•NOTE; Many in this forum, specially new members have asked this question many times and in spite of some experienced diabetics explaining it,, the question is getting repeated frequently. This shows the importance a newly diagnosed diabetic attachés to ascertain the information authenticated by a medical epert..
•It is worthwhile to read the following article an advisedly preserve it in your computer for reference any time you need to refresh .
•The author Mr Dennis Thompson, Jr. is a career journalist with more than 20 years' experience, writing for newspapers in Virginia, West Virginia, Florida, Delaware, and Oregon. He also has served as a freelance reporter for HealthDay for nearly a decade. Dennis holds a bachelor's of arts degree in communication studies from Virginia Tech and a master's of arts degree in mass communication from the University of Florida.
•The contets of the article have been reviewed by Lindsey Marcellin, MD, MPH
Marcellin, MD, MPH is an internal medicine specialist with extensive clinical experience in multiple practice settings. Dr. Marcellin is a past medical director of both fee-for-service and community free clinics. She is a director and medical team leader for Solar Light for Africa, Ltd., a non-profit group providing solar energy systems to health care facilities in Africa, and has led three medical assistance teams to Uganda. She graduated from Eastern Virginia Medical School, and completed post-graduate training at Georgetown University. She has a master's degree in public health from Johns Hopkins Bloomberg School of Public Health, with a concentration in infectious diseases and international health. Writes and reviews a wide range of medical and public health issues.
THE ARTICLE in detail:
Blood sugar testing is important for controlling type 2 diabetes. Find out what goes into determining the best testing schedule for you.
Blood sugar testing is a fundamental part of treating type 2 diabetes. By obtaining regular blood sugar readings, people with diabetes can, among other things, help their doctor make more informed decisions regarding the type and dosage of medication they need. Blood sugar testing also can help you see what foods, events, and activities trigger highs and lows in your blood sugar levels.
So how often should you test your blood sugar? The answer depends mostly on the status of your health and the demands of your daily life.
People with type 2 diabetes should take a blood sugar reading at least once a day. Some may need to test as frequently as seven times a day. Whether you need to or are able to perform more frequent testing depends on a number of factors:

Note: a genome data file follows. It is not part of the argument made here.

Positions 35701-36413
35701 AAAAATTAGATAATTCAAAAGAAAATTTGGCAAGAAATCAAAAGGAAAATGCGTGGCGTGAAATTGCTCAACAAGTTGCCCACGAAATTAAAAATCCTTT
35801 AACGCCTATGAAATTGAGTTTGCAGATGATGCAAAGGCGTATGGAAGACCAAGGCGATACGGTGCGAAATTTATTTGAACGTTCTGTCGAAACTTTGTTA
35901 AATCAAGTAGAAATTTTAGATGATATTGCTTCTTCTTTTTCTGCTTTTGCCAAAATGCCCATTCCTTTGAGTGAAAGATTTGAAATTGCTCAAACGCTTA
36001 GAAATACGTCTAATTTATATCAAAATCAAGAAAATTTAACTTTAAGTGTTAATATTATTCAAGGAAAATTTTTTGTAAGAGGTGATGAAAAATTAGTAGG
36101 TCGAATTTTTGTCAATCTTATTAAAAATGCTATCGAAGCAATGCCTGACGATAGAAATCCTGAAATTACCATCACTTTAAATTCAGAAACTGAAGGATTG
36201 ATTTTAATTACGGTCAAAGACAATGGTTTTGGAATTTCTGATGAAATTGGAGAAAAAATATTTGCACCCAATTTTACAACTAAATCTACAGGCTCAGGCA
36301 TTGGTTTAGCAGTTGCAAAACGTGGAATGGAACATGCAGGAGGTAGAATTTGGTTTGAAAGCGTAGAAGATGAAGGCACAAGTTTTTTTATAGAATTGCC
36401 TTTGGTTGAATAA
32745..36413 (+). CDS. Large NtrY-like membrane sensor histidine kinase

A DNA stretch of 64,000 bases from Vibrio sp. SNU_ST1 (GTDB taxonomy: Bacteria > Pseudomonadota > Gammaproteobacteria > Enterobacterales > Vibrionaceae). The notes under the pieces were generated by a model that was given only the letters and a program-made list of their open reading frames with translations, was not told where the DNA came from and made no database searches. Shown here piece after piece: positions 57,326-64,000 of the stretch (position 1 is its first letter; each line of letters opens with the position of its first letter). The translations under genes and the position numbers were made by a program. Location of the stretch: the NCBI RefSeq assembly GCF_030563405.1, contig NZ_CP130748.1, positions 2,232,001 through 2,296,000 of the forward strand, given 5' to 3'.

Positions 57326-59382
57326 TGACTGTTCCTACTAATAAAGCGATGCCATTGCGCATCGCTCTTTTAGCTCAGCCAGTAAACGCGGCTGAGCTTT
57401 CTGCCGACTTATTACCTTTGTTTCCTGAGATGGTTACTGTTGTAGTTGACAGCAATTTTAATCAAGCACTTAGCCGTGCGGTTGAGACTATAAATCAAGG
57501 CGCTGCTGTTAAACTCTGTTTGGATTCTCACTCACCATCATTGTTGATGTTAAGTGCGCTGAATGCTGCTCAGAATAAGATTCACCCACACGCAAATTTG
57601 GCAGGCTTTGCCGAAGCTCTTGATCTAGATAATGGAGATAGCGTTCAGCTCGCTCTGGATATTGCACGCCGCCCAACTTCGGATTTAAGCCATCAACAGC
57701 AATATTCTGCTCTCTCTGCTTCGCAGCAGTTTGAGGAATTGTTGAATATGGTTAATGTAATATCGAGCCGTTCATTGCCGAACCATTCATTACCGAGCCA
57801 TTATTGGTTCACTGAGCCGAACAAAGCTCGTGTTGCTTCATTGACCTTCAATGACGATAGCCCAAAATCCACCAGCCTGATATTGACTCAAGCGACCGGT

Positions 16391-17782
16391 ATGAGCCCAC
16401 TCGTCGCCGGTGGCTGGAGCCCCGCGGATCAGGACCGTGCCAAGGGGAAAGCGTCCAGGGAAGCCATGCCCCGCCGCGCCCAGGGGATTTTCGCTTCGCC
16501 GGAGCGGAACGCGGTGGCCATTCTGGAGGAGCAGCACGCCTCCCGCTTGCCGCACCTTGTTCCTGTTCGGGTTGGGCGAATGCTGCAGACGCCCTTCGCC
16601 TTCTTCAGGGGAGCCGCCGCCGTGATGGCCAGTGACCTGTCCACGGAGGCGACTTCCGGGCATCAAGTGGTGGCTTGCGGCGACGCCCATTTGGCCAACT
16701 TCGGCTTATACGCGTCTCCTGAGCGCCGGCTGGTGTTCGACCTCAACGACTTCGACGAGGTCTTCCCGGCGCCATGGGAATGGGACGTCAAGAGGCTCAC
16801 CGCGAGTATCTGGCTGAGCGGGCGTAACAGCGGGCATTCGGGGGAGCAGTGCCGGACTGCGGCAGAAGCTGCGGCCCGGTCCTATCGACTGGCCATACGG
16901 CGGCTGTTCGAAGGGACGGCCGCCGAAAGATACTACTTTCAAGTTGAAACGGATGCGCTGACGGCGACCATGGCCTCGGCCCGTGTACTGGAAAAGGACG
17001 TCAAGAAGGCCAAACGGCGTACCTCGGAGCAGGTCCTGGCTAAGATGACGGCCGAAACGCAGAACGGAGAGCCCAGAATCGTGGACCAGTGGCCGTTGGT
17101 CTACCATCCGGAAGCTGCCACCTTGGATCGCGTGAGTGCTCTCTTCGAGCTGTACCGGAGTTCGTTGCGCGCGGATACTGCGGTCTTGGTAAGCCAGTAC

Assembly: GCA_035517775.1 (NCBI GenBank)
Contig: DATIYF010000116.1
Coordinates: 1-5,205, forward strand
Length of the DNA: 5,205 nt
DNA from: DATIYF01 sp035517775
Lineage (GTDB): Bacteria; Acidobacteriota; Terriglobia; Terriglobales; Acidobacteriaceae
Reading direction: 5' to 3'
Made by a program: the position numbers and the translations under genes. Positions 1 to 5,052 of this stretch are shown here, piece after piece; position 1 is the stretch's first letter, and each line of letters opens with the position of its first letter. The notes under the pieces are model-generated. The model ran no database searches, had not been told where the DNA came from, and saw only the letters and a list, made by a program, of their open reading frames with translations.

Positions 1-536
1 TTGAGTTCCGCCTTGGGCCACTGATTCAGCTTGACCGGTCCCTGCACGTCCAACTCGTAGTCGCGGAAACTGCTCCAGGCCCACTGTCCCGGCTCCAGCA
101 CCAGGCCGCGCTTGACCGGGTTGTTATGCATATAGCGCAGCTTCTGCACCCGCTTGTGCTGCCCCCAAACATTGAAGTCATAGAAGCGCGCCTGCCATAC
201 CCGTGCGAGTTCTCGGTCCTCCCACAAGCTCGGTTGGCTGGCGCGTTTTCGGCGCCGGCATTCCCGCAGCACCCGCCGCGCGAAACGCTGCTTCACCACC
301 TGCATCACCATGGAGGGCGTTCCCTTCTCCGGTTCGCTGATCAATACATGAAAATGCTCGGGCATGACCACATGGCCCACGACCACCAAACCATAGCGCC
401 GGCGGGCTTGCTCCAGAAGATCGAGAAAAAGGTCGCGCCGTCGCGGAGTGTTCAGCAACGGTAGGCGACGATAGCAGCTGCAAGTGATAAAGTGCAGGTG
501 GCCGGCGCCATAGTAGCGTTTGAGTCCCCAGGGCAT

•Are you newly diagnosed? If so, you will need to take blood sugar tests more often to give your doctors the data they need to shape an appropriate treatment plan.
•Are you taking insulin? Doctors recommend that people who need insulin to treat their type 2 diabetes perform three or more blood sugar tests throughout the day, especially if they take multiple daily doses or are using an insulin pump.
•Are you leading an active lifestyle? People participating in sports or working out regularly need to test their blood glucose more often.
•Are there safety concerns? Patients who drive or operate heavy machinery should test their blood sugar beforehand, to protect both themselves and those around them.
•Are there factors in your life that limit your ability to test often? For example, people who type at their jobs may need to limit their testing if their fingertips become too painful to work a keyboard. Others may not be able to afford the cost of the test strips needed for frequent testing or can't fit frequent tests into their busy lives.
You should talk with your doctor about these factors to devise the right blood glucose monitoring schedule for you.
Creating a Blood Sugar Testing Schedule
In general, type 2 diabetes patients should schedule blood sugar testing to coincide with specific daily events. That makes it easier to remember when to test. Regular testing times include:
•Before all three meals
•Following a workout
Testing prior to meals is important because fasting blood glucose levels give you a better picture of the treatment you need. If you choose to test after a meal, you should wait one to two hours to make sure you get an accurate blood sugar reading. In fact, testing about two hours after eating will give you a good idea of how your blood sugar responds to food and will help you better understand the complex relationship.
Changing Your Testing Schedule
Many situations might cause you to alter your schedule temporarily or permanently:
•Your overall health. If you are feeling sick or experiencing a lot of stress (even the physical stress of a medical procedure) you should increase the frequency of your blood sugar testing until you're feeling better.
•You start having high or low blood sugar levels more frequently. Your doctor may want you to increase your testing to pinpoint the problem.
•You become pregnant. Talk to your obstetrician and diabetes specialist about changing needs.
•You're going to be more active than you normally are. You should check your blood sugar level before heading off on a hike or hitting the ski slopes.
•You've successfully treated your diabetes for an extended period. Your doctor may let you cut back on testing if you appear to have your diabetes well in hand.
As with most things in life, your blood glucose monitoring schedule should not be set in stone, but should be defined by your individual needs and circumstances and always under your doctor’s supervision.
•Source for the article